Leah Hennessey is a Millennial with a wine brokerage business. Her blog, “Millennier” offers advice to winemakers wishing to connect with others of her generation. She starts by suggesting that Millennials are a generation, not a type, and a diverse one at that:
“The Millennial generation, like every generation, is a group made up of VERY diverse people who all happened to be born within years of each other. We are rich and we are poor. We are waiters and CEO’s. We are crazy college kids and we are parents. What all of these different types have in common is the world that they grew up in, the universal experiences that shaped both their views and their expectations of the world around them. This is an important distinction and crucial to keep in mind. You truly can’t tell what someone in this demographic group will spend in your shop simply by noticing how old they are. This is a very sensitive subject with young people today, and that young couple in your tasting room are just as likely to assume that you will judge them based on their age… as you are likely to do it.”
Of course we are all guilty of painting with a broad brush, and Millennials are right to be sensitive about it. The issue is even more complicated in that Millennials often nurture many different interests and sides to their personality. As one Gen Y’er wisely and succinctly puts it, “We’re never all 1 thing.”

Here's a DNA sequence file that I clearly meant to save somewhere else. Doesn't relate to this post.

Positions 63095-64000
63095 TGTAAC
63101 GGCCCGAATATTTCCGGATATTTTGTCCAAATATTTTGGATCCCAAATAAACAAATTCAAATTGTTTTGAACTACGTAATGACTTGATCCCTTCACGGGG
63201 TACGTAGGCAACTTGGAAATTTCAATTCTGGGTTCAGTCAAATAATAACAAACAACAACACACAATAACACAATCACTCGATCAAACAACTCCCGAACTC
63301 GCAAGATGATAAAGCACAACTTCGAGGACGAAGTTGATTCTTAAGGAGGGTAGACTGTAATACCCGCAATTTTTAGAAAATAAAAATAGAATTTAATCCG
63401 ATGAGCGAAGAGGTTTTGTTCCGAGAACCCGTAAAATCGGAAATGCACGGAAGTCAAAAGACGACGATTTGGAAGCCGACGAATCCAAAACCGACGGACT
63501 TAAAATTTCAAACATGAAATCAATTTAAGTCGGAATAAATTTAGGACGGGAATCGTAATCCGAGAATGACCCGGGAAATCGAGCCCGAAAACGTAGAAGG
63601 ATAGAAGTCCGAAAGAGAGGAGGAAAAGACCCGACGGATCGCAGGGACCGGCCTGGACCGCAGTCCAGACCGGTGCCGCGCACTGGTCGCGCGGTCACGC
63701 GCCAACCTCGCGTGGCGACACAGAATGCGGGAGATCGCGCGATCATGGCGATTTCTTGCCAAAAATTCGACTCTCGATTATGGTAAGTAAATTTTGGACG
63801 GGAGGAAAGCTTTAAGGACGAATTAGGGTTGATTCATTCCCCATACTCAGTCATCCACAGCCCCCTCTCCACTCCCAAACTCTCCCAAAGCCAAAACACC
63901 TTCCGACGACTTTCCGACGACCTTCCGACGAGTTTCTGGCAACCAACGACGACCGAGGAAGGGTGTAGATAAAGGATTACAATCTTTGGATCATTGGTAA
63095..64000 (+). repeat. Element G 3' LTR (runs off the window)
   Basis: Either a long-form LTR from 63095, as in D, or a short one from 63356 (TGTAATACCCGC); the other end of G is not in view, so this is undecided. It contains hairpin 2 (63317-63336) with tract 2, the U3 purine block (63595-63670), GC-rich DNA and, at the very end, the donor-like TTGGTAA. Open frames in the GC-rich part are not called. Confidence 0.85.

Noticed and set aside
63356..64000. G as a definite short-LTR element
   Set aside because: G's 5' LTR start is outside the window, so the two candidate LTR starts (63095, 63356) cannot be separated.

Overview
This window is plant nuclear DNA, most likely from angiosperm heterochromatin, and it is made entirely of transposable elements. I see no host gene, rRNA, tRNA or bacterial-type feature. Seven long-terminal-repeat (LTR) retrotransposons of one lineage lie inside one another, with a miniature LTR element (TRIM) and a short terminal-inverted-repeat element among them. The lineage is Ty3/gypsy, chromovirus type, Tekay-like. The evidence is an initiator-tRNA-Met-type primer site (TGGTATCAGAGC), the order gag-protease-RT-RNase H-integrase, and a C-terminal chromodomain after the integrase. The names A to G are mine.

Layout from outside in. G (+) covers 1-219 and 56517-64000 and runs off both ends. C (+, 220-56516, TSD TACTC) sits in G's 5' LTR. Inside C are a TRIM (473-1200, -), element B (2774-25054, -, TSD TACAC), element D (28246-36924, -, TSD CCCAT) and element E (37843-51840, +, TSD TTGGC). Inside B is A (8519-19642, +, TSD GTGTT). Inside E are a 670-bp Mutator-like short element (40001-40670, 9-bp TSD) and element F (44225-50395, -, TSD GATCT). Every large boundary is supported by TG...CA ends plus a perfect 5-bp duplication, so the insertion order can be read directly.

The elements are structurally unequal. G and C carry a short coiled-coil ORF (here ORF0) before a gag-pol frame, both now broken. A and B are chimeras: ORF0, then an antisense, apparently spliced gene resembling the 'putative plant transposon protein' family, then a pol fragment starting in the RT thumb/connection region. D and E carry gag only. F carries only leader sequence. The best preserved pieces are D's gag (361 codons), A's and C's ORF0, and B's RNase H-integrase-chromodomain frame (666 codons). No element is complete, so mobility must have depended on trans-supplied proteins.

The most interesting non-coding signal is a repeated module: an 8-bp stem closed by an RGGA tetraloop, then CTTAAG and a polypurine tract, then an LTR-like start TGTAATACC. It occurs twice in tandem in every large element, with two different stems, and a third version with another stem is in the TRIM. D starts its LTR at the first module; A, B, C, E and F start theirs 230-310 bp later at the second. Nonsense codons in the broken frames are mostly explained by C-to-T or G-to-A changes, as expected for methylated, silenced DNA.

My marketing students at Notre Dame often struggle with segment-specific marketing because it seems so much like stereotyping. How is it okay to address all Hispanics the same way? All New Yorkers? All new moms? It’s more efficient however, to market to the rule, not the exceptions — the trend not the outliers. Millennials do share characteristics, values and consumption patterns — in everything from foods to media — that distinguish them from other age cohorts. Any marketer wanting to connect with this critical age group needs to grasp what makes them different from other age groups. But to stop there is to make light of the complexity of this generation.
There have been some attempts at Millennial segmentations:
Mintel provides a segmentation based on education and income. They note college students are just 15% of the 71 million young adults 18-34 in the U.S., ‘Affluent Young Adults’ make up another 19%, and the remaining two thirds are ‘Minimalists’ or ‘Unpowered Young Adults’. These groups are quite different in their demographics, buying habits and general outlook on life.
Cone provides a segmentation based on social responsibility. Sixty-one percent of Millennials are ‘Doers’ who feel personally responsible for making a difference in the world. Twenty percent are ‘Active Doers’ who are especially receptive to purchasing brands based on perceptions of social responsibility and cause branding. They volunteer at least once a week.
Pew provides a wealth of data for segmentation on politics, media use, values and religious beliefs.
With all this data at our disposal it’s time to stop thinking of Millennials as a monolithic group and start finding some meaningful segmentations. As Leah Hennessey reminds us, “It’s crucial that you don’t make the same mistake by judging and generalizing in this way, even if it’s not on purpose. It will cost you a consumer.”